Variance Component Analysis and Mixed Linear Models
Typical variation in microarray data can be regarded as random effects. The statistical model to fit an experiment design that includes both fixed effects and random effects is called a mixed model, and the variance of each random effect is called a variance component. A standard procedure for estimating variance components is described below. In a general linear model y = Xβ + e, where y denotes the vector of observations, X is the known matrix for each Xij's, β is the known fixed-effects parameter vector, and e is the unobserved vector of independent and identically distributed (iid) Gaussian random errors, Ve = σ 2 I. The general format of a mixed linear model is: y = Xβ + Zu + e, besides the same terms denoted in a fixed effect model, Z is the design matrix for random effects, u is the vector of unknown random-effect parameters, and e is the unobserved vector of iid Gaussian random errors. Here, we assume that u and e are normally distributed with:
Given that the variance of y is V=ZGZ' + R, V can be modeled by setting up the random effects design matrix Z and by specifying the variance-covariance structure for G and R. In usual variance component models, G is a diagonal matrix with variance components on the diagonal, each replicated along the diagonal correspond to the design matrix Z. R is simply the residual variance component times the n x n identity matrix. Thus, the goal becomes finding a reasonable estimate of G and R. The method of restricted maximum likelihood (REML) is the standard procedure. In SAS, PROC MIXED is a standard tool for fitting REML estimation of variance components (see the online doc at http://support.sas.com/documentation/ ) in R it is the nlme package for fitting linear and non-linear mixed effects models ( http://cran.r-project.org/web/packages/nlme/index.html).
Workflow for PVCA
References for Citing
Scherer A. Batch Effect and Experimental Noise in Microarray Studies: Sources and Solutions (2009), John Wiley & Sons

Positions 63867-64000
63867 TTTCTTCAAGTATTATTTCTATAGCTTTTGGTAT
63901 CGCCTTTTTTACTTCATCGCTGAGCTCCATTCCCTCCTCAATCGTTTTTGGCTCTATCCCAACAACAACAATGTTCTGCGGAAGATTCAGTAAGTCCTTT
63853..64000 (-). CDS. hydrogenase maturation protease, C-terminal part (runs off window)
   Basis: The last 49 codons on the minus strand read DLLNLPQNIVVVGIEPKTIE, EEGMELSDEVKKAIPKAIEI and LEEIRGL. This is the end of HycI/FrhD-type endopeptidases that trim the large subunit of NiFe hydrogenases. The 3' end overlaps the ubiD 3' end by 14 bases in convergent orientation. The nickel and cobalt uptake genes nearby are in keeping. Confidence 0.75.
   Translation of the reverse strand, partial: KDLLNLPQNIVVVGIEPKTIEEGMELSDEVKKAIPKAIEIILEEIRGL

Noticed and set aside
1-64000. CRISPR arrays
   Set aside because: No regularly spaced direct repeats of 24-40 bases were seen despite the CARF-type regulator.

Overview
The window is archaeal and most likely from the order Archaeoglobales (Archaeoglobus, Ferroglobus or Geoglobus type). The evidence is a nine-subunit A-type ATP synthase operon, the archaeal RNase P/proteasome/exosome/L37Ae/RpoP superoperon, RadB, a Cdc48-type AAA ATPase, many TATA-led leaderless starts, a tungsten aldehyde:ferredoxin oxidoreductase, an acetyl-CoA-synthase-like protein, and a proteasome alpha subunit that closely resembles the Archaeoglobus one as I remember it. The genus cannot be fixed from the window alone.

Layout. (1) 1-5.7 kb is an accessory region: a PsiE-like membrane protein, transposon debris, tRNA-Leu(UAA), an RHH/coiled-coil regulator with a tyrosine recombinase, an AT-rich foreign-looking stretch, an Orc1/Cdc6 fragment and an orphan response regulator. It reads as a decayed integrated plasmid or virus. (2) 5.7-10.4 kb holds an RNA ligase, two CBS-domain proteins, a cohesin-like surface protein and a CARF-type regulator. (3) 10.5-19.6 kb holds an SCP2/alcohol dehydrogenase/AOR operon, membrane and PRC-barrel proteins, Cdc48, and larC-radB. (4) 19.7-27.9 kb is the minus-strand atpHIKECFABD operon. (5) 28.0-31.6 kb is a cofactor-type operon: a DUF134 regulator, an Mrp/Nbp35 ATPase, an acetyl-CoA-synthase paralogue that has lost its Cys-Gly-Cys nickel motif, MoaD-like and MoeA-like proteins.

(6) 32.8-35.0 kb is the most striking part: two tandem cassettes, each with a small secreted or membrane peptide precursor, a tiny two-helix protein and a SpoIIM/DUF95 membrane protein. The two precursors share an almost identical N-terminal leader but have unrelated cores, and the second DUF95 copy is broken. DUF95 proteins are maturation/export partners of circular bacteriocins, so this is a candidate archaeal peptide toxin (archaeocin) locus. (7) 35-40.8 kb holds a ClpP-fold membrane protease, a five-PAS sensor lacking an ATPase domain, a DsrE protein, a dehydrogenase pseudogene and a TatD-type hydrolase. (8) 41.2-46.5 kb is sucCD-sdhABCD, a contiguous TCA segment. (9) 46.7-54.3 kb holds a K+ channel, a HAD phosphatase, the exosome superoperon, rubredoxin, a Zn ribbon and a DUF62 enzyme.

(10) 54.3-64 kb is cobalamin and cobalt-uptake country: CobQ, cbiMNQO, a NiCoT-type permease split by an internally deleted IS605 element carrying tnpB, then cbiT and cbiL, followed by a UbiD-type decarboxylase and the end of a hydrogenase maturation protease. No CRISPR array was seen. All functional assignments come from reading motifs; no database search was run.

Boedigheimer MJ, Wolfinger RD, Bass MB, Bushel PR, Chou JW, Cooper M, Corton JC, Fostel J, Hester S, Lee JS, Liu F, Liu J, Qian HR, Quackenbush J, Pettit S, Thompson KL. Sources of variation in baseline gene expression levels from toxicogenomics study control animals across multiple laboratories. BMC Genomics. (2008) Jun 12;9:285.
Data Types and Format
Gene expression data tab-delimited text file in 2-D matrix format with the features (genes) as unique ID in the first column (alphanumeric) and the sample data in the remaining columns (numeric). The array names for the samples in the first row should match the columnname in the last column of the experiment information file.
Experiment information tab-delimited text file that contains the factor levels (numeric, binary, text or alphanumeric) in the columns, the array as a unique numeric ID in the first column (called Array), the sample name as alphanumeric records in the second column (called sample) and the alphanumeric name of the columns of the arrays from the data file in the last column (called columnname).
R version ≥ 2.4.0, the lme4, lattice, Matrix, graphics and stats packages. SAS version 9, Proc Mixed, and JMP Genomics version 7.
- Download the R Script (1MB)
A demo script and sample data are provided in the distribution to help get you started with using the application. Report bugs, corrections and suggestions to Pierre Bushel
- Download the SAS Macro (2MB)
A demo script and sample data are provided in the distribution to help get you started with using the application.
This is U.S. government work. Under 17 U.S.C. 105 no copyright is claimed and it may be freely distributed and copied.